When President Obama looks back on last week, perhaps he’ll remember fondly the pies that first lady Michelle Obama purchased for him at a bakery in Virginia.
Because the rest of the week was a political nightmare.
Mr. Obama’s seven days to forget began with the June 3 Sunday talk shows hashing over the disappointing jobs report from two days earlier.
It was hardly the kind of news to give Mr. Obama momentum heading into the final five months of his re-election campaign. Even the president seemed subdued as he spoke to supporters the night the numbers came out.
“We’re not where we need to be,” Mr. Obama said.
Mr. Obama was back up, though, on Monday, campaigning in New York City with former President Bill Clinton.
Then Mr. Clinton gave an interview Tuesday in which he supported extending temporarily the George W. Bush-era tax cuts for all Americans to help the economy. That ran counter to the wishes of Mr. Obama, who wants taxes to increase for families earning more than $250,000 per year. Republicans promptly called for Mr. Obama to follow Mr. Clinton’s advice.
After Team Obama reportedly made urgent calls to Team Clinton, the former president tried to clarify his comments. It would become a harbinger for Mr. Obama’s week.
Mr. Obama took more lumps Tuesday when Republican Gov. Scott Walker of Wisconsin won his recall election and a political ally in New Jersey, Rep. Steven R. Rothman, lost his Democratic primary to Democratic Rep. Bill Pascrell Jr., who was endorsed by Mr. Clinton. Both House incumbents had been forced to run against each other by redistricting.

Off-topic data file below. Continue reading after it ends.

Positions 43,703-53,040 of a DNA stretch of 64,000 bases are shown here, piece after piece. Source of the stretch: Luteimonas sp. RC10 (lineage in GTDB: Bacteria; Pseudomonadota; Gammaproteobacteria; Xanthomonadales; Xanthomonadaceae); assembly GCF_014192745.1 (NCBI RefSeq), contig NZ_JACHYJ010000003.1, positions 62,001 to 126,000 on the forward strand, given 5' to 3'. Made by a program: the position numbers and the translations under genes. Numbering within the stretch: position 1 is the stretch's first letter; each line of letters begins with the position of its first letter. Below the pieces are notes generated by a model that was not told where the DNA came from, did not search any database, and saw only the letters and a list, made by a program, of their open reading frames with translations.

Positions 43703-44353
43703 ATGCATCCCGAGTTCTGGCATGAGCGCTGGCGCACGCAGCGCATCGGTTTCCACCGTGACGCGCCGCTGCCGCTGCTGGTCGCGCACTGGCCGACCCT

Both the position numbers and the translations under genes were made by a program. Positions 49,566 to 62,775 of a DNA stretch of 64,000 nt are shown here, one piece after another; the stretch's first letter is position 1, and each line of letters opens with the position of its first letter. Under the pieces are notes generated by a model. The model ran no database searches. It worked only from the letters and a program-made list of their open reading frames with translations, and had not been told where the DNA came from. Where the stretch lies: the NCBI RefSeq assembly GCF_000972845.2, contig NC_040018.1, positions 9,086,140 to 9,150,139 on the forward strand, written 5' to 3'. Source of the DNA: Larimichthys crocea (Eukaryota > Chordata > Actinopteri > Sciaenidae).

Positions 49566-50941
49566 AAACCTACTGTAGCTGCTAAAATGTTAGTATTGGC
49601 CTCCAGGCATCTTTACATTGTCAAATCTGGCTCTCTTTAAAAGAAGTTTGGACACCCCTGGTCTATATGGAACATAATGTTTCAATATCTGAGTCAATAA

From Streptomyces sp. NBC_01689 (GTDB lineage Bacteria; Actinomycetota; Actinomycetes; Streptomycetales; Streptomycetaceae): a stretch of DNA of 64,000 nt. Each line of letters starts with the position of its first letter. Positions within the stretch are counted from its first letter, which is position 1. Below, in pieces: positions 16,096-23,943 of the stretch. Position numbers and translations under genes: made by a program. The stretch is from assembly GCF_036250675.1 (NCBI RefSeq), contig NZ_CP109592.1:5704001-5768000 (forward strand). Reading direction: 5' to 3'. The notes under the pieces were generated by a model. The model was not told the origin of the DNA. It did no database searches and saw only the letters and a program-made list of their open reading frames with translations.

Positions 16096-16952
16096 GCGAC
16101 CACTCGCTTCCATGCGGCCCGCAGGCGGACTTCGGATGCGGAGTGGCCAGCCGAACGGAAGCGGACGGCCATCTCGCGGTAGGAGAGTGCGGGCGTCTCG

More bad news: On Thursday, fundraising statistics released by both campaigns showed that Mitt Romney, the presumptive Republican presidential nominee, had surpassed Mr. Obama for the first time in May, outraising the president’s campaign $76 million to $60 million.
Mr. Obama capped off his inglorious week by holding a hastily called news conference at the White House on Friday. During a discussion of the economy, Mr. Obama remarked that the “private sector’s doing fine.”
Within an hour, Mr. Romney and other GOP leaders were ridiculing the president for his comment and preparing campaign videos to exploit the gaffe.
House Majority Leader Eric Cantor, Virginia Republican, asked the president simply, “Are you kidding?”
By the end of the day, Mr. Obama was forced to clarify his comment, saying “it’s absolutely clear the economy is not doing fine.”
As he walked out of that press conference Friday, a reporter called out to Mr. Obama for his reaction to the Wisconsin recall election. The president kept walking.
But before he reached the door, another reporter shouted a final question, asking Mr. Obama if he’d enjoyed the pie that his wife had purchased for him.
The president turned back momentarily, smiled, and gave a thumbs-up.
This week is off to a rough start, too: Senior Obama campaign adviser David Axelrod took to the airwaves Sunday to defend his boss.
He told CNN’s “State of the Union” that while private industry was doing better than the public sector, more needed to be done to accelerate job growth because “we have storm clouds rolling in from Europe,” a reference to the continent’s crumbling economies that threaten global markets.